Overhaul of $6B cyber program gets off to encouraging start

The General Services Administration and the Homeland Security Department’s industry day on April 17 was the beginning of the future of the Continuous Diagnostics and Mitigation (CDM) program.

The few hundred participants in-person and on the phone gathered a few more details about where the governmentwide cybersecurity program is heading over the next year.

The discussions about the new special item number (SIN) under Schedule 70, as well as the current status of the CDM program across the government, are helping to set the scene for a busy summer.

But the meeting also left some participants with more questions than answers, particularly around the process for obtaining the SIN.

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“It was a very positive event, and it showed GSA and DHS are switching to the way CDM should’ve done in the beginning, where agencies can pick whatever products they wanted based on what they wanted to get done,” said Harold Youra, president of Alliance Solutions, which helps product vendors with business development activities. “There still are several questions around how DHS and GSA are funding this. I’m not sure they know the answer right now.”

Youra said GSA and DHS said there would be a process to obtain the SIN, but never fully described that approach.

“GSA says it will take 15 business days to process the SIN applications. But there were no details about what that application process looks like,” he said. “Also there were no details about what the cost will be to get on the SIN, and whether the system integrators will pick the products. Does that mean product vendors will have to sell to integrators? They were giving simple answers to what could be a potentially complicated process.”

GSA and DHS plan to hold another industry day for integrators in the coming weeks. The agencies didn’t say when or offer too many more details, but officials have said the changes to CDM are a two-step effort — creating the SIN and then using a governmentwide acquisition contract (GWAC) to continue the implementation of new tools and services, and to maintain the existing set of cyber products.

GSA detailed some aspects of the process in its presentation. It says DHS will evaluate the vendor information and once accepted, add to the approved product list.

Youra added it was unclear whether the application would be one page or 10 pages or how long. He said GSA said those vendors who didn’t receive approval would get feedback to fix their applications for resubmission.

“GSA said the products must prove that they can intercommunicate with each other, which was not in the original CDM contract,” he said. “If products can’t work together, then what’s the purpose of implementing those products?”

Two other interesting concepts about the CDM SIN — GSA will review submissions of new products monthly, usually around the first of the month, and it will waive the two-year requirement for a product to be in-market before coming on schedule.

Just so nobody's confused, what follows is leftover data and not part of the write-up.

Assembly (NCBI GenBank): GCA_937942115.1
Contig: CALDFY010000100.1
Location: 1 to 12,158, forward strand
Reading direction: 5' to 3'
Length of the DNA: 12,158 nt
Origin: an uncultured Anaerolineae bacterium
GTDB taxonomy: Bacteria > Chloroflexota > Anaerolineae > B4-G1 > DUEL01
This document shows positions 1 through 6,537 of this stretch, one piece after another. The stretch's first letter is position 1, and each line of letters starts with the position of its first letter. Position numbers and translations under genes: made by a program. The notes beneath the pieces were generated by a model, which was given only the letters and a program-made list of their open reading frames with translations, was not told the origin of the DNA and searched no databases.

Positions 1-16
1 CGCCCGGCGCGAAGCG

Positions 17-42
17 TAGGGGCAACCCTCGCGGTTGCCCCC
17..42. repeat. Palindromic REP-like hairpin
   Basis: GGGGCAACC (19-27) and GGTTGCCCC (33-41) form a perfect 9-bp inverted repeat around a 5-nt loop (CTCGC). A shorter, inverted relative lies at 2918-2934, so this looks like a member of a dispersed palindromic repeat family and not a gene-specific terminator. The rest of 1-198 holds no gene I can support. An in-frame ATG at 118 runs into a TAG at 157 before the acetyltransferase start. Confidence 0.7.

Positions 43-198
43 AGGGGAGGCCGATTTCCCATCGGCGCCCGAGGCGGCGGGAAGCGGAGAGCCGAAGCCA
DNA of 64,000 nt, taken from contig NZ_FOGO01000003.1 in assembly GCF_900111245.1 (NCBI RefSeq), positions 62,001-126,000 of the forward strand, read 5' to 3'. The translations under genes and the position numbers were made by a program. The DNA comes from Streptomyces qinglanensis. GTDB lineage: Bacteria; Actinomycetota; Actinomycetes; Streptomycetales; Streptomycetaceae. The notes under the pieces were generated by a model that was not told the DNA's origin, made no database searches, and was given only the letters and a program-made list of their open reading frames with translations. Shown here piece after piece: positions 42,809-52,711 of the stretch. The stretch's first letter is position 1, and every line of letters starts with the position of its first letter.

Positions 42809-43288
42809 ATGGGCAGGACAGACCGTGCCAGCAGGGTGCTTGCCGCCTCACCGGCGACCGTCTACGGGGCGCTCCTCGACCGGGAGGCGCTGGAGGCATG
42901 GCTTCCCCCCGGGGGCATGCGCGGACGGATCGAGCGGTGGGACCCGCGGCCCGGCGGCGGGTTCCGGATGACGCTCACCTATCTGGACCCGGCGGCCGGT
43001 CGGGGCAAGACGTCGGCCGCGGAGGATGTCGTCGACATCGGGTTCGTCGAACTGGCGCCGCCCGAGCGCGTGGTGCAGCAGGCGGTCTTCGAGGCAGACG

Youra said the elimination of the two-year rule is a bit of a concern.

“Are GSA and DHS asking agencies to rely on products without a proven record? How are they going to ensure the product scales to the size the government needs?” he said.

GSA said it would use the FASTLane process to shorten the time to modify schedules contracts.

Nick Murray , district manager for the program capture, cloud and technology alliances for Splunk, said he’s glad to see GSA and DHS’ commitment to CDM beyond August 2018, when the current CDM contract expires.

“The new CDM SIN on IT-70 will allow federal and state and local entities to invest further in technologies that address some of the biggest pain points federal agencies are facing today,” he said. “As our industry continues to seek out new ways to address emerging cyber threats, data silos and a lack of visibility into IT systems, the new SIN will undoubtedly make it easier to embrace technologies that are rigorously vetted and sanctioned for placement on the CDM APL (Approved Product List).”

It’s no surprise GSA and DHS received a lot of interest in the next generation CDM strategy.

From the request for information it released in March, GSA says it received 52 responses.

  • 29 were large businesses
  • 23 were small firms
  • 42 are already on the IT schedule
  • 10 are not on the IT schedule
  • 44 have been in business more than five years

GSA says through the RFI vendors said topics such as network architecture framework, mobile or Internet of Things device security monitoring, micro-segmentation security and unified security intelligence are potential additions to the emerging tools and technology category.

Vendors also overwhelmingly (72 percent) said there was a need to add services to the SIN.

“There is a general consensus that the current proposed SIN description is appropriately formulated and accurately covers the government’s intent in streamlining how CDM tools are sold,” GSA stated in its presentation from industry day. “The main concerns respondents have with the proposed CDM SIN description are: excessive focus on tools designed to protect the network rather than the assets that reside on it; overly broad descriptions of the subcategories and the [15] Total Functional Areas and  ill-defined nature of Category 5 (Emerging Technology), which will increase difficulty in addressing any product requirements.”

The positive responses from industry are an important step for GSA and DHS toward improving CDM. The real test comes when they open up the SIN and are inundated with applications. That process must go smoothly or CDM’s troubles will begin anew.

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